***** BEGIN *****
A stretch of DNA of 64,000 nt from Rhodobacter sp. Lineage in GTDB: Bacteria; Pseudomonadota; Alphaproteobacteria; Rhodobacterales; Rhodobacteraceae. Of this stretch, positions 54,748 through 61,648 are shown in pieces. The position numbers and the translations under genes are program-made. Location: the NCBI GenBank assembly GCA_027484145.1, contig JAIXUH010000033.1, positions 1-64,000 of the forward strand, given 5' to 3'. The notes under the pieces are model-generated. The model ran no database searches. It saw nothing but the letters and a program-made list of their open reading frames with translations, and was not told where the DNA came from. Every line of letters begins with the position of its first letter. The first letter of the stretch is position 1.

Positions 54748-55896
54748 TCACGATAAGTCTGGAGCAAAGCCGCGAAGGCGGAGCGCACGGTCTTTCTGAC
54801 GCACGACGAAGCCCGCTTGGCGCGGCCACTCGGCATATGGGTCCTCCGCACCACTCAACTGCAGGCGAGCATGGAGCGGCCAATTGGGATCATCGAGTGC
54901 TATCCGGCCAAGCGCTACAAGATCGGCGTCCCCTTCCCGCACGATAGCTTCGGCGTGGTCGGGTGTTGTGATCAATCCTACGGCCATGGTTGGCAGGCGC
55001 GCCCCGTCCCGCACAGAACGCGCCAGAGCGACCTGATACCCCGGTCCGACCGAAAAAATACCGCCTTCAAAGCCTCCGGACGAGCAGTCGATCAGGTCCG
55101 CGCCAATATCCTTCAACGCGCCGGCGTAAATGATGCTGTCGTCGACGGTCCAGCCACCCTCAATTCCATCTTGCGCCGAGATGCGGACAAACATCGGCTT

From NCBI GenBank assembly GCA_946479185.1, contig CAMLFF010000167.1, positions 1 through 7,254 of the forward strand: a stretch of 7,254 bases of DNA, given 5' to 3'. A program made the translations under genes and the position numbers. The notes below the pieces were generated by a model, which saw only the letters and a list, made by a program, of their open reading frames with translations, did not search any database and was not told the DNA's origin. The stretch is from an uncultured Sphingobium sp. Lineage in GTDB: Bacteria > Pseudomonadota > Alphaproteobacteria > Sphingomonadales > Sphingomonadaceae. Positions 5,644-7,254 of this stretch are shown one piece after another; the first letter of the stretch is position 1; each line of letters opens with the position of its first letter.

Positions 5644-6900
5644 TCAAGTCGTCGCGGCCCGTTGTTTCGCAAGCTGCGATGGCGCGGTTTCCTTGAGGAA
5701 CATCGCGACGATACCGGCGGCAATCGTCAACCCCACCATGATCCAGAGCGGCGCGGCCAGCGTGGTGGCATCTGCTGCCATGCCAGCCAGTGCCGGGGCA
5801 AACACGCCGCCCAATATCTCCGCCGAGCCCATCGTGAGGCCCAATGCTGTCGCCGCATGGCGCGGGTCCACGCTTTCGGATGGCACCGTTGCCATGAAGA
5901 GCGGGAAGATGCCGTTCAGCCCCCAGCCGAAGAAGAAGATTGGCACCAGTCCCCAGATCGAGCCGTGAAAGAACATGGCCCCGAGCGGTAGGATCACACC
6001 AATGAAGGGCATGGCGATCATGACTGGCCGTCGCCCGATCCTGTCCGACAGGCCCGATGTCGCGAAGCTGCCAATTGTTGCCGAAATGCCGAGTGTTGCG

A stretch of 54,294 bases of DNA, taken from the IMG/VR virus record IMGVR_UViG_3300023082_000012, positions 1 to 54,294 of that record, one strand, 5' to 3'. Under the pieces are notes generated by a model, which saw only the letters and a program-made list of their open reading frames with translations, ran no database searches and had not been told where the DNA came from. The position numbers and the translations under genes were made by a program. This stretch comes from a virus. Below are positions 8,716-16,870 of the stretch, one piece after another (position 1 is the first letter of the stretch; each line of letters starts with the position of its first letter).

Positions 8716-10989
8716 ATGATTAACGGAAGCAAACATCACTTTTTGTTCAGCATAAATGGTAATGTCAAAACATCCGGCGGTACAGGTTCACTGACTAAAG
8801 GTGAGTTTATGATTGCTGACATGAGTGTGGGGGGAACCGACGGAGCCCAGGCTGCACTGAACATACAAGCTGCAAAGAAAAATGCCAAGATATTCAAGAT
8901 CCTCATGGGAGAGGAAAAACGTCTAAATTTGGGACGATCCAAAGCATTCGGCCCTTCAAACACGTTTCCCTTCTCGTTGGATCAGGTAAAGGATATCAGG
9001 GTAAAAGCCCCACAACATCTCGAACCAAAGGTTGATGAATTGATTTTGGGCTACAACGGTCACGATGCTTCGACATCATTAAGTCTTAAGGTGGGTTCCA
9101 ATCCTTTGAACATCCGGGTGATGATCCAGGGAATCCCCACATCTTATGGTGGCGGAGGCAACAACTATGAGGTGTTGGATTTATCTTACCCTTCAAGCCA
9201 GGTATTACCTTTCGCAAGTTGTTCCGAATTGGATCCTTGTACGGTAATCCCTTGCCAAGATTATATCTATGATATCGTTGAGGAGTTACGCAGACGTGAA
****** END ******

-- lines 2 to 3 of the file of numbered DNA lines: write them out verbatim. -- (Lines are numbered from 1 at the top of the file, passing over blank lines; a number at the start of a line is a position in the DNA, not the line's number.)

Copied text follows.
Positions 54748-55896
54748 TCACGATAAGTCTGGAGCAAAGCCGCGAAGGCGGAGCGCACGGTCTTTCTGAC